We provide access to and opportunities in the outdoors for youth who come from disinvested communities so they can soak up all the benefits of being connected to the natural world and supported by a caring adult mentor. Increasingly, experts are concluding that nature and experiences in nature have tangible benefits to human existence -- physical, mental, and spiritual. Studies show that experiences in nature reduce stress, improve our physical health, lead to better education outcomes, and build civic mindedness. We use the power of the outdoors to help teach and uncover the critical life skills young people need. Through this discovery, we are able to help our students overcome challenges they may face back home and give them the tools and experiences to help them grow up to have positive and productive lives. Big City Mountaineers provides free, fully-outfitted, and professionally led wilderness mentoring paddling expeditions, backpacking trips, and overnight camps for under-resourced youth in seven cities across the country – Boston, Miami, Denver, Minneapolis, Seattle, Portland, and San Francisco.

Since 1990, we have tailored our curriculum to ensure our unique outdoor programs have a net positive impact on young lives. Our model relies on a collaborative partnership with local youth agencies. We tailor our approach and goals for each expedition based on the needs and recommendations of our youth agency partners.

Youth are the focus of the organization; that is, youth are at the center of all activities. Programs are designed, structured, and framed to support youth making connections with themselves, with their community, with nature, and with a sense of joy.

We tailor each experience, create curriculum, and set goals in concert with our partner agencies. In the most successful cases, students run and operate the second half of an expedition. We structure our activities to provide consistency and safety for our youth. The students set individual and group goals prior to the trip and our mentors check in with the students throughout the expedition to see how they are tracking toward their goals.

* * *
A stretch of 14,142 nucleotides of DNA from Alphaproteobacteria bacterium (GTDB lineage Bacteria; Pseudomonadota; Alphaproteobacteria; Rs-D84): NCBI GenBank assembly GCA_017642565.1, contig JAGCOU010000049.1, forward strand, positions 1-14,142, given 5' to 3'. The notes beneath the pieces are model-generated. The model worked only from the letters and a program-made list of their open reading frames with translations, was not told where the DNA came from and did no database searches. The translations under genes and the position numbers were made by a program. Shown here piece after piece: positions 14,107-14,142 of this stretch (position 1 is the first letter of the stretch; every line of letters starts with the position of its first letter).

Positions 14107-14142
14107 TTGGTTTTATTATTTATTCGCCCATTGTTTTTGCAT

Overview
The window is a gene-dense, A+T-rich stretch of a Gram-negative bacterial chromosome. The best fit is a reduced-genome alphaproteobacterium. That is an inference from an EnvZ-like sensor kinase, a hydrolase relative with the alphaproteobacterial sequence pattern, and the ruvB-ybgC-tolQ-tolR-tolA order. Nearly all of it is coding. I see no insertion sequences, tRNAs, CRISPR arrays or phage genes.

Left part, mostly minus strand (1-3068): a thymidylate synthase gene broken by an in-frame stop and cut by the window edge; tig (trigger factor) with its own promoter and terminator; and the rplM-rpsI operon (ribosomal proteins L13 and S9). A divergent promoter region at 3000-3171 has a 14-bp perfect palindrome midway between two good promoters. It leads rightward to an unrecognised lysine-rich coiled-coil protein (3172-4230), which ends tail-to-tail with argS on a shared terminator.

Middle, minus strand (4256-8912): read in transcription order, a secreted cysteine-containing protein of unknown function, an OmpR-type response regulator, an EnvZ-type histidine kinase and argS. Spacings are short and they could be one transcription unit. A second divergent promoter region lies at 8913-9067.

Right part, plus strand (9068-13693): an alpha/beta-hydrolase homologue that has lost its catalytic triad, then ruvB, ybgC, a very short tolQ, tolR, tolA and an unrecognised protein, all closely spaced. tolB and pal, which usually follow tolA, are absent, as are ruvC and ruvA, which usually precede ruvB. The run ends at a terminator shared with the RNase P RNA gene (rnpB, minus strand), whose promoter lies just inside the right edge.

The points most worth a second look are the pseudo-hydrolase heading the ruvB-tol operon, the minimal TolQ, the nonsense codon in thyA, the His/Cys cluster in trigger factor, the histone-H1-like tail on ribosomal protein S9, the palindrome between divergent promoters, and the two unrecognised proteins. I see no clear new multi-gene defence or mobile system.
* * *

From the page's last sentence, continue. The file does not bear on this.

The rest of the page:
We adopted a progressive, "scaffolded" approach to programming in 2021, acknowledging that it may be difficult for youth who have never been camping to jump into a weeklong backcountry trip. The signature weeklong experience is still at the center of BCM's model; now, youth have an opportunity to go on a day hike and frontcountry overnight as a way to increase comfort and reduce anxiety. As a result, youth get a lot more out of their time in the backcountry.

We partner directly with schools and youth agencies, which enables two things to occur: 1) youth participate in BCM's programming in cohorts, and share the experience with the communities they are already a part of. 2) Adult leaders who have pre-existing relationships with youth are present on every trip, which ensures continuity between the trail and home.

How we listen

SOURCE: Self-reported by organization

Seeking feedback from people served makes programs more responsive and effective. Here’s how this organization is listening.

done We demonstrated a willingness to learn more by reviewing resources about feedback practice.
done We shared information about our current feedback practices.
  • How is your organization using feedback from the people you serve?

    To identify and remedy poor client service experiences, To identify bright spots and enhance positive service experiences, To make fundamental changes to our programs and/or operations, To inform the development of new programs/projects, To identify where we are less inclusive or equitable across demographic groups, To strengthen relationships with the people we serve, To understand people's needs and how we can help them achieve their goals

  • Which of the following feedback practices does your organization routinely carry out?

    We collect feedback from the people we serve at least annually, We take steps to get feedback from marginalized or under-represented people, We aim to collect feedback from as many people we serve as possible, We take steps to ensure people feel comfortable being honest with us, We look for patterns in feedback based on demographics (e.g., race, age, gender, etc.), We engage the people who provide feedback in looking for ways we can improve in response, We act on the feedback we receive, We share the feedback we received with the people we serve, We tell the people who gave us feedback how we acted on their feedback

  • What challenges does the organization face when collecting feedback?

    It is difficult to get the people we serve to respond to requests for feedback, We don’t have the right technology to collect and aggregate feedback efficiently, The people we serve tell us they find data collection burdensome, It is difficult to find the ongoing funding to support feedback collection, Staff find it hard to prioritize feedback collection and review due to lack of time

Financials

Big City Mountaineers
lock

Unlock financial insights by subscribing to our monthly plan.

Subscribe

Unlock nonprofit financial insights that will help you make more informed decisions. Try our monthly plan today.